France (b. 1960 and 1968)
Ghyslaine and Sylvain Staelens first became an artistic team in 1996, when the two self-taught artists decided to move into the remote countryside of D’Auvergne. This volcanic region provided them with plenty of materials with which to create sculpture, bas-relief, masks, figurines, totems, and crucifixes. The floating wood, roots, and rusted metals that they found there soon became indispensable to their work. The media used gives the illusion of being from a primitive, more ritualistic way of life.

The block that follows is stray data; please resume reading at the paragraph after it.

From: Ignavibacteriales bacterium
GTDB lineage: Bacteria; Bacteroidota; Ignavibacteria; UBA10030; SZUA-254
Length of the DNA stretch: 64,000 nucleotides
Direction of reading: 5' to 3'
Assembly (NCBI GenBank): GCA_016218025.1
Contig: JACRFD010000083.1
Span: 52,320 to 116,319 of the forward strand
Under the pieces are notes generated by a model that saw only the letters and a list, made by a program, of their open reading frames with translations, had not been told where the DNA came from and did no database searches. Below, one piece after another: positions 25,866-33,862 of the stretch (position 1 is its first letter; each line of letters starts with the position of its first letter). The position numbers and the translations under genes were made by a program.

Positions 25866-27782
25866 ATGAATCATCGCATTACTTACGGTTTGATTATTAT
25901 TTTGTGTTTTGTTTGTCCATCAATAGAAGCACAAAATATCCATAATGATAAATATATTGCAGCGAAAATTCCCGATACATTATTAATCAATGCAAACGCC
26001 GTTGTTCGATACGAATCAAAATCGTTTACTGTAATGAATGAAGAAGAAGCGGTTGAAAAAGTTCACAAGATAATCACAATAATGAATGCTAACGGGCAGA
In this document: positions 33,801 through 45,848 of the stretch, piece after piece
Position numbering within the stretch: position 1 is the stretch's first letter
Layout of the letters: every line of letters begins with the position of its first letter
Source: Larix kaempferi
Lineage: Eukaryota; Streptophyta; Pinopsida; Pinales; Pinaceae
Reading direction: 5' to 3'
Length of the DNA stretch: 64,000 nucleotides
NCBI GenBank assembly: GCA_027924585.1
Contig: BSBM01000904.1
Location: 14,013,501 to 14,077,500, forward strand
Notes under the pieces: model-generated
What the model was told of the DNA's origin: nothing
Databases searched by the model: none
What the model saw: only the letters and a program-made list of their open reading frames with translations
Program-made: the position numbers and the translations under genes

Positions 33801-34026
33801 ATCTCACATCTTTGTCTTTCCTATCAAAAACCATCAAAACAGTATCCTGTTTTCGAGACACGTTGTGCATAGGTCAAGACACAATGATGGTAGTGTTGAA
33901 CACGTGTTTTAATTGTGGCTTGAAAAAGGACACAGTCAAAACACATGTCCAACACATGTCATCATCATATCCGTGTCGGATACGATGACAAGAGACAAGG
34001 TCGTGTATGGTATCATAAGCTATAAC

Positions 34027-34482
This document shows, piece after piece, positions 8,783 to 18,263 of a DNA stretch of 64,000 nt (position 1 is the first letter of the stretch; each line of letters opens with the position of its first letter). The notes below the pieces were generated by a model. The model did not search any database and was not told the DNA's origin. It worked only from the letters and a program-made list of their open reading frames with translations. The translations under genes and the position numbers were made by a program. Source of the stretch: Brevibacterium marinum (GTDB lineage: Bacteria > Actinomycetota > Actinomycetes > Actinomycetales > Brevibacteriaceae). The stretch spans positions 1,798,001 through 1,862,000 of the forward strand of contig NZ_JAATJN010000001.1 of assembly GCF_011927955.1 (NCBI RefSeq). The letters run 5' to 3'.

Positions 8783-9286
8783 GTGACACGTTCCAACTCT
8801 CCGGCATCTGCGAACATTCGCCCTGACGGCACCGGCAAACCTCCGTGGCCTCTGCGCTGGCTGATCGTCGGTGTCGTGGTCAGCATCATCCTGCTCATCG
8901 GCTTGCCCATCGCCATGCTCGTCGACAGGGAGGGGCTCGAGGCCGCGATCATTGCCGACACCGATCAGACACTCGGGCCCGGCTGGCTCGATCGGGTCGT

Starting from sophisticated assemblies of tree branches and roots, the couple manufactures creations that give rise to animal and human forms. The two artists have a deep fascination with Latin American and African tribal art, an influence which figures heavily in their work. Often the figures are embedded with nails and wires and oxidized to give the appearance of rusted metal, which they use in reference to the various mental entities that stimulate us or torment us. For the artists, the flexible and solid wire symbolizes attachment, the barbed wire and the nails symbolize suffering and horror, and the branches represent discipline, rigor, and control of the spirit. The artists compare the process by which they apply their sophisticated sand formula to the exercise of an exorcism.